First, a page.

Sergio Tiempo is one of the leading pianists of our time, and this interesting disc of Liszt and Tchaikovsky finds him on good form in repertoire that suits him admirably. Tchaikovsky’s Piano Concerto No. 1 may be one of the best loved of all his compositions, and of all piano concertos too, but it is also one of the most Lisztian of Tchaikovsky’s works. He admired the earlier master and frequently turned towards him as an example, so to couple the concerto as here with music by Liszt is an eminently suitable choice.
Tiempo galvanises the performance with a thrilling opening phrase, and though the relationship with the orchestra doesn’t sustain this kindRead more of frisson throughout, the performance always sounds well. The vivacity of the finale and above all, the charm of the central movement, bring many moments to savour.
Totentanz, first performed by Hans von Bülow at The Hague in 1865, is the master’s greatest work for piano and orchestra, despite the two concertos. It takes the form of a powerful set of variations on the Medieval plainchant the
Dies Irae, which Liszt first encountered in the finale of Berlioz’s
Symphonie Fantastique, of which he made a notable piano transcription. Tiempo’s live performance has real electricity, with slightly faster tempi than the benchmark recording by Krystian Zimerman (DG 423 571-2) but rather less rhythmic bite. This may be down to the relative lack of depth in the recorded sound, but either way Tiempo’s performance is highly rewarding, with a good piano-orchestra balance and a satisfying collaboration of intent.
Perhaps the highlight of the disc comes in the three Petrarch Sonnets from the second book of
Années de Pèlerinage, a collection inspired by literary sources. The piano sound does full justice to Tiempo’s control of dynamic shadings, while his command of line and keyboard texture is no less impressive.
-- Terry Barfoot, MusicWeb International Read less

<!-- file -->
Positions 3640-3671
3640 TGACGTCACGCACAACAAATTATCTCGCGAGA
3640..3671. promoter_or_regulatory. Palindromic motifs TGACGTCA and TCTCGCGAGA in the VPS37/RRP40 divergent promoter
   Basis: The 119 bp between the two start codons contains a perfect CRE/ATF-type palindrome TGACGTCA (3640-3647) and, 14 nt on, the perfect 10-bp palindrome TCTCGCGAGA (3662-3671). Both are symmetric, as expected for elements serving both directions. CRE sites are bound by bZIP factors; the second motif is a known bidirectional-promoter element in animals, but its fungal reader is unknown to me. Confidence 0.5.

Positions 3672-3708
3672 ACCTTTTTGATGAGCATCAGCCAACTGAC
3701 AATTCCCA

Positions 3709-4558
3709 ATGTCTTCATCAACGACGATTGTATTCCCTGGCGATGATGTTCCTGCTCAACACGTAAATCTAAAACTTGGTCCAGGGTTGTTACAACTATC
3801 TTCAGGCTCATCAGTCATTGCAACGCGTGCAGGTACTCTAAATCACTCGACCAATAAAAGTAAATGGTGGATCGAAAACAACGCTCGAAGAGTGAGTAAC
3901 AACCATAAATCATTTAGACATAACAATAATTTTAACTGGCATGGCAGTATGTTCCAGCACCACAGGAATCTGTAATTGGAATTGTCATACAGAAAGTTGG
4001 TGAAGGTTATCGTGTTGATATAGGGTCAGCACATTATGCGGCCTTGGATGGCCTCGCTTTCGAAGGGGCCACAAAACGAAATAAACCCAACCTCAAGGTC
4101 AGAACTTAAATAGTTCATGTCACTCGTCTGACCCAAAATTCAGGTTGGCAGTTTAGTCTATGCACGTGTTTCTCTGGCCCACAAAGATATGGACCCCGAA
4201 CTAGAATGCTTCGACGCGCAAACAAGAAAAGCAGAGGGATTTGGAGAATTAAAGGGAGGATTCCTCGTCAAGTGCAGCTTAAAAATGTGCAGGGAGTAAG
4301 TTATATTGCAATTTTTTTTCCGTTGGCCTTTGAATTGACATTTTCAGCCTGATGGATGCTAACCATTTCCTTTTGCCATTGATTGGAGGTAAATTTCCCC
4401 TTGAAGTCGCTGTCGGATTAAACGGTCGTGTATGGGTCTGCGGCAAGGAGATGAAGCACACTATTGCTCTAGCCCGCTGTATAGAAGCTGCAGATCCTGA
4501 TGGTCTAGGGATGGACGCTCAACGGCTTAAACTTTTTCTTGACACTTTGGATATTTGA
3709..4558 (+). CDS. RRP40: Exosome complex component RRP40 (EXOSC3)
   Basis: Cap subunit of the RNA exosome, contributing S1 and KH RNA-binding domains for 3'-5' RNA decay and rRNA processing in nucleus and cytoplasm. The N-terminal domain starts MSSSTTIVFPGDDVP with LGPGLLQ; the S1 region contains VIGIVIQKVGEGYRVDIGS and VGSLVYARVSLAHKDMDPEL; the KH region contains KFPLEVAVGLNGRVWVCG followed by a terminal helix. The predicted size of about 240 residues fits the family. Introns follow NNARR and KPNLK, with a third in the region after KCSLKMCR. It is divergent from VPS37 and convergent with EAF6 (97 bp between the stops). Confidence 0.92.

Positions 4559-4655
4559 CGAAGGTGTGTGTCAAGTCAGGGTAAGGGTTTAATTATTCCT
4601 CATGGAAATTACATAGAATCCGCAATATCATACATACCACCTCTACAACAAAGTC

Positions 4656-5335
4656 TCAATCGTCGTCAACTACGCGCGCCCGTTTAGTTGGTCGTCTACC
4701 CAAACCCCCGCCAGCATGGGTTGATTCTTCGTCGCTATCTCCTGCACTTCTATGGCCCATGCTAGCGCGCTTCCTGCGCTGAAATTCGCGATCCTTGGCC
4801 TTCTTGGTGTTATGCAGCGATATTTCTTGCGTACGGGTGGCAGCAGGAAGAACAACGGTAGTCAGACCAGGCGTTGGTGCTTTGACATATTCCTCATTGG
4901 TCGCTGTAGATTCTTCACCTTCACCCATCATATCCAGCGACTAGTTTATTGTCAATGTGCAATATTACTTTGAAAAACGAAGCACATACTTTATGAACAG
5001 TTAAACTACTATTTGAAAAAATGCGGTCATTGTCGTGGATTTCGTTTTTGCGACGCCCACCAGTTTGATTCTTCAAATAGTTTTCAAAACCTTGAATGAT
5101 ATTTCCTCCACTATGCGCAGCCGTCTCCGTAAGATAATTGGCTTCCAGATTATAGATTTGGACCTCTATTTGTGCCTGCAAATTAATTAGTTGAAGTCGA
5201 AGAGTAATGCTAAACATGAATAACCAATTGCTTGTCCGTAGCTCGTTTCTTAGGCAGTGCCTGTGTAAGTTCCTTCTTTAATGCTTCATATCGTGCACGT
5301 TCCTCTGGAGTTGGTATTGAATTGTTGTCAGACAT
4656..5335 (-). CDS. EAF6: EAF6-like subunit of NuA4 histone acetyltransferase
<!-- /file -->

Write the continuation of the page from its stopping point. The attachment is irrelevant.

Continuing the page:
Great ReviewsFebruary 21, 2012By Frederic G. (Bruxelles, Belgium)See All My Reviews"Gramophone Choice, B.M., April 2012 `...In both Liszt's Totentanz and Tchaikovsky's First piano Concerto, [Sergio Tiempo] more than fulfills his early and extraordinary promises. Indeed, it is no exaggeration to say that he may well be the most dazzling and spontaneous pianist of his generation. At every point he turns the heat up to near boiling point, joyfully and unapologetically flaunting his virtuoso bird-of-paradise feathers. His octave technique is superhuman: try the famous cannonade of octaves in the first movement of the Tchaikovsky,... Every bar sparks with a fearless, vivid and audacious life, and no other recent version of the Tchaikovsky comes within distance of this.Tiempo's endless pianistic resource is no less evident in Liszt's Petrarch Sonnets, their florid emotional live,..., ideally suited to such volatility and imagination. Well recorded and accompanied, with the pianist's own playful and perpective essay, this is a record in a thousand'. International Record Review, N.S., February 2012 `...Tiempo does indeed live for the moment, and the two concerto works are exciting and exhilarating in the extreme. Totentanz is exceptionally finely crafted, with faultless ensemble with conductor Ion Marin, and Tiempo copes with fiendish demands with light touch and crystalline clarity. Too often this is a heavy and bombastic work which sinks under its own weight, both in the musical content and the thickness of the scoring, both orchestral and pianistic, but there is none of this here. This is certainly a version to return to, with all the thrill and spontaneity of a live performance and a very impressive collaboration... Tiempo's impetuousness (in Tchaikovsky's first piano concerto) is undeniably exciting , driving through the finale's molto meno mosso into the Coda with an unmarked accelerando... Tiempo's Totentanz is especially impressive, but the solos Liszt works are finer still. Tiempo is not hidebound by barlines and regularity of metre, and there's a degree of rhythmic waywardness and freedom which allows him to unfold these works in an improvisatory manner. This is matched by a full-blooded tone, never forced, and pedaling of real subtlety, with the filigree passagework on the `Sonetto 104' totally clear, while the opening of `Sonetto 47' is a model of colouring, the shade of the oscillating left-hand chords contrasting with the light of the right-hand melody. With so many performances these days that are somewhat conservative and predictable, it's wonderful to encounter a young firebrand who has so much to say, with a prodigious technique married with the widest range of tone and colour'. The Sunday Time, S.P., 22 January 2012 `The two works here involving the orchestra were recorded live at Lugano Festival in 2004 and 2005, and show a pianist of electrifying brilliance. Liszt's Totentanz is, of course, all demonic brilliance - Tiempo attacks with ebullient swagger... The finale (of Tchaikovsky's First Piano Concerto) bristles with excitement.' The Independent, A.P., 29 January 2012 "A strong sense of lyricism and a taut technique colour Sergio Tiempo's live recording of Liszt's Totentanz and Tre Sonetti...and Tchaikovsky's first Piano Concerto... the hurtling passions and moments of introversion in the Tchaikovsky are cleverly navigated." The Daily Telegraph, G.N., January 2012 `An exciting, full-blooded performance of Liszt's Totentanz, recorded live in 2004 ..., finds [Venezuelan pianist Sergio Tiempo] fully in command of the music's technical and stylistic facets. Confidence, dynamism, and personality also emanate from Tchaikovsky's First Concerto, recorded the following year : Tiempo and his conductor Rabinovitch-Barakovsky are certainly not afraid of exploring fresh interpretative avenues that contribute to a genuine feeling of spontaneity. The three Petrarch Sonnets attest to Tiempo's sensitivity and limpid touch.' Sacd.net, J.B., 06/01/2012 " ...this is virtuosity at the service of poetic art and Tiempo provides poetry and art in spades. Very high class playing indeed." (about the Petrarch Sonnets)"Report Abuse